And even Bt cotton has failed in many places, including devastating cosequences in India, where thousands of farmers have been committing suicide every year as a result of failed crops and the resulting high indebtedness.
GMO's cause widespread environmental destruction
GMO’s cause other forms of environmental destruction as well, including destroying soils and soil micro-organisms.
Hence, once GMO crops are planted on a piece of land, that land becomes degraded and sterile, rather than life-giving and fertile. GMO’s also result in the deaths of pollinators such as honey bees and butterflys. http://www.globalresearch.ca/index.php?context=va&aid=16747 For people who value land that flows with “Milk and Honey,” the demise of the honey bee ought to be of great concern to Jews worldwide. The lack of pollination for fruit, nut and other crops carried out by these species likewise will have dire consequences for global food security.
GMO's cause food insecurity through the corporate control of the seed supply
Red flags ought to be flying concerning genetic engineering and the future of global food security. Food Insecurity is when control of food is in corporate rather than community hands. This is happening at an alarming rate. The number of patents on living organisms and their parts continues to grow. The international group ActionAid’s 2002 research revealed that six agrochemical companies hold over 900 patents on varieties of the world’s five major staple food crops. The year before, the U.S. Patent Office awarded 20,000 gene patents and another 25,000 were pending.
On a fundamental level, the traditional Jewish view of creation is that G-d is the ultimate owner of all life. However, Genetic engineering posits man as the creator of life. Human manipulation of genes and genetics through natural methods is historically widespread and is evidenced in the Torah by Jacob’s breeding of sheep in order to enlarge his own flock over that of Laban. However, current genetically modifying of organism is a totally different process. By taking genes from one species, be it plant, animal, or organism, and mixing it with a different organism, a novel species is created. This is going beyond the traditional role of man as co-creator with G-d, instead placing man as usurping G-d as original creator of life.
American and Israeli patent laws which grant patents on genes and living organisms goes against the most fundamental Jewish belief of G-d as creator. Jews as a whole and rabbinic authorities in particular ought to issue a statement condemning the patenting of life similar to that of the Council for Responsible Genetics, whose statement http://www.actionbioscience.org/genomic/crg.html concludes that, “Patents on life forms are ethically and morally unacceptable.”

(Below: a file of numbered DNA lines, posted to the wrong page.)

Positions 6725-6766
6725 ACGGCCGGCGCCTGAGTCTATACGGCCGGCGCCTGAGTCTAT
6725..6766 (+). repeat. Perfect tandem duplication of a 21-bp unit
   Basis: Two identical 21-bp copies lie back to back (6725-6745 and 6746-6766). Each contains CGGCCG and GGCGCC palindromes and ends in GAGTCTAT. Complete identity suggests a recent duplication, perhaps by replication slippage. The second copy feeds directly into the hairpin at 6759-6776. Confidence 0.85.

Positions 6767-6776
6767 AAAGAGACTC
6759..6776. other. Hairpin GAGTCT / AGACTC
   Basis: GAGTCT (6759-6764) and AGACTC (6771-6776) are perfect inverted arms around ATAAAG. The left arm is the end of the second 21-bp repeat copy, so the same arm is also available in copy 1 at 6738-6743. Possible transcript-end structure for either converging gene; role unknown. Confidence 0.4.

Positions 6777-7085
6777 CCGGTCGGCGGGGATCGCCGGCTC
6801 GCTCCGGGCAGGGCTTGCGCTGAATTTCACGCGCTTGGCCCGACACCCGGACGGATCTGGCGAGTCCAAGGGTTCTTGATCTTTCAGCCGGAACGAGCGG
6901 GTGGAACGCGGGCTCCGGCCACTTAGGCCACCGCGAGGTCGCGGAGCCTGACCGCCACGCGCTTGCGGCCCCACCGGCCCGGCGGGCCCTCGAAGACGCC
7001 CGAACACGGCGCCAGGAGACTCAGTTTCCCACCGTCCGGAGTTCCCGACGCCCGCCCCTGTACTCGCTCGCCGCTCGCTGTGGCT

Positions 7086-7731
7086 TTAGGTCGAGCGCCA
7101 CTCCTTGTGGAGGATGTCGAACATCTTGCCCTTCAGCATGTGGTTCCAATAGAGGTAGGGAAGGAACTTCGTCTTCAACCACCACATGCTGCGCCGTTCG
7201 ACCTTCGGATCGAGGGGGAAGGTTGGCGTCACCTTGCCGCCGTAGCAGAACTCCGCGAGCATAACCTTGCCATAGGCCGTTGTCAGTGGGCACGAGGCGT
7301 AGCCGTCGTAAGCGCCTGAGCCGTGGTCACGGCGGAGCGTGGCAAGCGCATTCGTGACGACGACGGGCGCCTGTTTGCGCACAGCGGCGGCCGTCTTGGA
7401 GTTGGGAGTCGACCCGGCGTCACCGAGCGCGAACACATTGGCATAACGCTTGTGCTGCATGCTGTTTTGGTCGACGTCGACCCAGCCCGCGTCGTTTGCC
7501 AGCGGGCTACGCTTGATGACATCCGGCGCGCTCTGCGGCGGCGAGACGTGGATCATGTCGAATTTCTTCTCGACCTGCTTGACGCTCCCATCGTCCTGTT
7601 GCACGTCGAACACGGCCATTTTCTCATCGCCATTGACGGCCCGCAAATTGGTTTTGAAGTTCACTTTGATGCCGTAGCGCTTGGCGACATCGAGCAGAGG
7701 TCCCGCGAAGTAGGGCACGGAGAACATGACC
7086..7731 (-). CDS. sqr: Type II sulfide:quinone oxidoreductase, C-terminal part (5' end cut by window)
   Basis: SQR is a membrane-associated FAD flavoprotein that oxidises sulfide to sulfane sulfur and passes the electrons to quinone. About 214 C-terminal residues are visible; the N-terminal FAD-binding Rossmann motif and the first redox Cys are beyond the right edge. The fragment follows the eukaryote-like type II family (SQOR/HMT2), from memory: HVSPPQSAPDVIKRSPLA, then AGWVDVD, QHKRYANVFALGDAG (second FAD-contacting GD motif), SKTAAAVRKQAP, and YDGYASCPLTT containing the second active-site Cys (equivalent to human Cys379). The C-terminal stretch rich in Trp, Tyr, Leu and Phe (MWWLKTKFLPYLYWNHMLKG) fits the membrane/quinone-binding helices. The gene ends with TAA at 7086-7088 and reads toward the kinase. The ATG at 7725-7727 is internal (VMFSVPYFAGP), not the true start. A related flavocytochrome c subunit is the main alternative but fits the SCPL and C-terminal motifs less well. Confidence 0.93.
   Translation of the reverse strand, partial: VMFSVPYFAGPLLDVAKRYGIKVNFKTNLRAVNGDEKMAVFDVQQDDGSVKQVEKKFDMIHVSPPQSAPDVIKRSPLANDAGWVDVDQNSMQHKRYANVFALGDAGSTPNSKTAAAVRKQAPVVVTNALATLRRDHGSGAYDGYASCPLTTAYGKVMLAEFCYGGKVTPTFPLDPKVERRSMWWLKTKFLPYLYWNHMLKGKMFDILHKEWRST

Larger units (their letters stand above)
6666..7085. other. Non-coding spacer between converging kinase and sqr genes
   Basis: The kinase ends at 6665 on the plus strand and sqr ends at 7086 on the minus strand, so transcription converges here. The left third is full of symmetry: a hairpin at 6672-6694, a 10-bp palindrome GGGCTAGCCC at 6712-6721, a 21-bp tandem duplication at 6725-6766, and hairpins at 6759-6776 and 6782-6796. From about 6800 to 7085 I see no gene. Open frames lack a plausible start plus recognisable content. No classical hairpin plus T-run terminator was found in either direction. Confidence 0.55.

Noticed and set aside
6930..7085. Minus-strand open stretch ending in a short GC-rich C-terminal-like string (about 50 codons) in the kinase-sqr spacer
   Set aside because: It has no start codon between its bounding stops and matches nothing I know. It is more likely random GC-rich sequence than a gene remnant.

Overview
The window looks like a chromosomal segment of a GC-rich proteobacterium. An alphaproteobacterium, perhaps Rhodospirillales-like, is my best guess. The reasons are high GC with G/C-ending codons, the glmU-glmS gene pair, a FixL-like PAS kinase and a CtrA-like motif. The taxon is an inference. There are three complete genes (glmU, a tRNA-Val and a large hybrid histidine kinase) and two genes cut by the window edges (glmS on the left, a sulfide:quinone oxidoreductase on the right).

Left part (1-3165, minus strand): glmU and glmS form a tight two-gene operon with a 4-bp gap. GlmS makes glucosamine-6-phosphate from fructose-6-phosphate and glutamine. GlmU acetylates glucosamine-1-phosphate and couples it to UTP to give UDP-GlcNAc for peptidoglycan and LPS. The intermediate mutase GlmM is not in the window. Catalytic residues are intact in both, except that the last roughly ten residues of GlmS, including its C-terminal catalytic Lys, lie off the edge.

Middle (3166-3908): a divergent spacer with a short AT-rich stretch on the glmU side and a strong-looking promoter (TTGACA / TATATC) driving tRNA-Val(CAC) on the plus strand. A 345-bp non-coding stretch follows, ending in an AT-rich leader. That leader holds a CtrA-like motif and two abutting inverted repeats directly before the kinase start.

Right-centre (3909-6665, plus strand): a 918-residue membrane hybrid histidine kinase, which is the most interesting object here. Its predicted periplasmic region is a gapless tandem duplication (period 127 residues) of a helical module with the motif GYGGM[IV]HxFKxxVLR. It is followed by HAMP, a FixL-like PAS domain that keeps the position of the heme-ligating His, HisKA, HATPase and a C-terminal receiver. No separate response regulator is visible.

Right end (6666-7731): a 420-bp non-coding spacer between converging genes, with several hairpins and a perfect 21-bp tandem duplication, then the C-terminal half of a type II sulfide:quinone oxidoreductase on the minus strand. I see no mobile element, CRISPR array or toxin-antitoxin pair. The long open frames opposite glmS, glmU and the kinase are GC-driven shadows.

Learning from our ancestors
Let us learn from our ancestor Yaacov who successfully bred flocks of sheep using natural methods, and not repeat the sins of Noah's generation, who angered G-d through the mixing of species. Let us pay heed to the story of famine in Genesis 47, where the Egyptians first spend all their money in order to purchase food, then are forced to sell their livestock, and finally they are forced to sell their land to the Pharaoh, leaving the people as indentured servants. Instead, let us learn from the forethought of Joseph, who foresaw the coming time of food scarcity and took measures to prepare for it. The time of corporate controlled food supply due to the use of GMO's is at hand. Let us take steps to prevent this by moving away from genetically modified foods and toward community controlled, bio-diverse, and organic forms of agriculture. The future of our people and of the planet depends on it.
Conclusions and Next Steps
For all these religious, environmental and health reasons, the genetical modification of foods must be subject to increased religious scrutiny and study. Failure to do so could have devestating consequences to our health and to the vitality of the earth. Until this issue has been appropriately examined, we must err on the side of the precautionary principle and avoid exposure to genetically modified foods. In order to do this, rabbinic authorities and Jews worldwide need to demand manditory labelling of all genetically modified organisms.